Review: The Last Black Unicorn | Tiffany Haddish

I have a dream. And that dream is to one day be a guest on Comedy Central’s Drunk History, both as an actress and as a drunk person. No, really. I realize most dreams consist of purchasing homes or getting a Master’s degree. Not me. I want to be drunk on national TV talking about Sacagawea. I love that show. Believe it or not, it’s very educational. Beyond history lessons that may or may not be accurate, I’ve discovered comedic writers and comedians that I’m ashamed to admit I didn’t know about – one of those being the incredibly funny Tiffany Haddish. That’s correct. I’d heard of her before but didn’t really know who she was until I saw her episode of Drunk History.

She absolutely cracked me up so I immediately wanted to know more about her. And what do you do when you want to learn more about someone? You read their memoir. (Anyone who is anyone has a memoir. Wake up.)

Co-written by the hilarious Tucker Max, I read her book in two days. I would’ve read it in one but I had to work. Some bull.

To begin, the entire book is written in her voice, literally. It was like the audio version was playing in my head as I read it. At first, it was a little odd but once I got past the Invitation I understood why it was written the way it was written: this was Tiffany’s story being told her way.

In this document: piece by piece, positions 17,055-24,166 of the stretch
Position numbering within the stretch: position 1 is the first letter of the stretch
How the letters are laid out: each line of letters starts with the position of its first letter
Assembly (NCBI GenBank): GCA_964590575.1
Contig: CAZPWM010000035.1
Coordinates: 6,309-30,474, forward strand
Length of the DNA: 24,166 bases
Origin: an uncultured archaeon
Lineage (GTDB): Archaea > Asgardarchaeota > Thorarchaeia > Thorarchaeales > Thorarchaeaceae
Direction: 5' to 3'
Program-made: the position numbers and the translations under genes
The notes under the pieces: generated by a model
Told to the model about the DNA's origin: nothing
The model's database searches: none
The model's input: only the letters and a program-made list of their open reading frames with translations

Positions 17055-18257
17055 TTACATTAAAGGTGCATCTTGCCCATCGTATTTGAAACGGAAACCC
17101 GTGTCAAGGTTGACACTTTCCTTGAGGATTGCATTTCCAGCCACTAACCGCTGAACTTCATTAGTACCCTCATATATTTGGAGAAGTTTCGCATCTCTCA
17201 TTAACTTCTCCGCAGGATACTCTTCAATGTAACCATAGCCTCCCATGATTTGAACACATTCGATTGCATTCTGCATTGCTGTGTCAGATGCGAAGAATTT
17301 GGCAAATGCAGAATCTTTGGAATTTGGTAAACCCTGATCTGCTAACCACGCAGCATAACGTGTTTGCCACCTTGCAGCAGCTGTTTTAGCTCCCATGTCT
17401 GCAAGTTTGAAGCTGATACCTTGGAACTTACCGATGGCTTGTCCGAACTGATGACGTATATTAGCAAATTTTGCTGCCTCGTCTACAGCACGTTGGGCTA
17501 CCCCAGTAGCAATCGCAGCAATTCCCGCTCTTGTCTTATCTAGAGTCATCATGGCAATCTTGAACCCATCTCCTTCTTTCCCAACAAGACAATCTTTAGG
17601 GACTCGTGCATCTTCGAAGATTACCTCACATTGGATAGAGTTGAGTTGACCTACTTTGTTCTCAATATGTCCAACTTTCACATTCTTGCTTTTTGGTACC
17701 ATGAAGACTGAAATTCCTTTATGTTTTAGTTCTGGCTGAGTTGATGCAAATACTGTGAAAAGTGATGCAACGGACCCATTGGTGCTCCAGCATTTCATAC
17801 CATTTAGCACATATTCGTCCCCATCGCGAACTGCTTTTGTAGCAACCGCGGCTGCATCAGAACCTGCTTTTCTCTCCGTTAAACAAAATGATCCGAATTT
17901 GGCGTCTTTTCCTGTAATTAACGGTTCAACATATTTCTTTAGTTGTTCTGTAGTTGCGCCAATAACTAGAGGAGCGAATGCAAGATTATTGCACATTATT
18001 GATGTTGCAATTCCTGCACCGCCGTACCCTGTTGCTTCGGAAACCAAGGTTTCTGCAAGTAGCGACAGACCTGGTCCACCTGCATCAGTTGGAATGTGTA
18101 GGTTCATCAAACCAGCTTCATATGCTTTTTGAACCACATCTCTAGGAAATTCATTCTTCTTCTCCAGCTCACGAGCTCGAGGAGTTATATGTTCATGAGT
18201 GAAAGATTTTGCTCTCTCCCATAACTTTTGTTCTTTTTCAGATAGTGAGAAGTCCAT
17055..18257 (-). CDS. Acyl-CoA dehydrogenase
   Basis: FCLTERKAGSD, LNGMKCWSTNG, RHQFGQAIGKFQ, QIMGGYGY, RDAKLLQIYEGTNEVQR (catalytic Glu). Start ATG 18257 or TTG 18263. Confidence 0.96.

The backstory to Tiffany’s success includes an upbringing most of us couldn’t fathom. From surviving the mistreatment by her mother who suffered from a brain injury to leaving a physically and mentally abusive husband, the road to comedic stardom was a rough one. It’s not all heartache, though. She also includes hilarious anecdotes, one of which details the revenge she got on her ex-boyfriend that involves a sex tape, a holiday, and the movie Charlies Angels.

While I would’ve liked to have seen more about her career, the point of her book is to deliver hope. Deep and honest, Tiffany’s book provides inspiration for anyone who has been or is in a place where it’s hard to see the light. It’s there, and some of it is found in her book. Give it a read and also, watch her episode of Drunk History – there’ s a whole lot of learning between the two.

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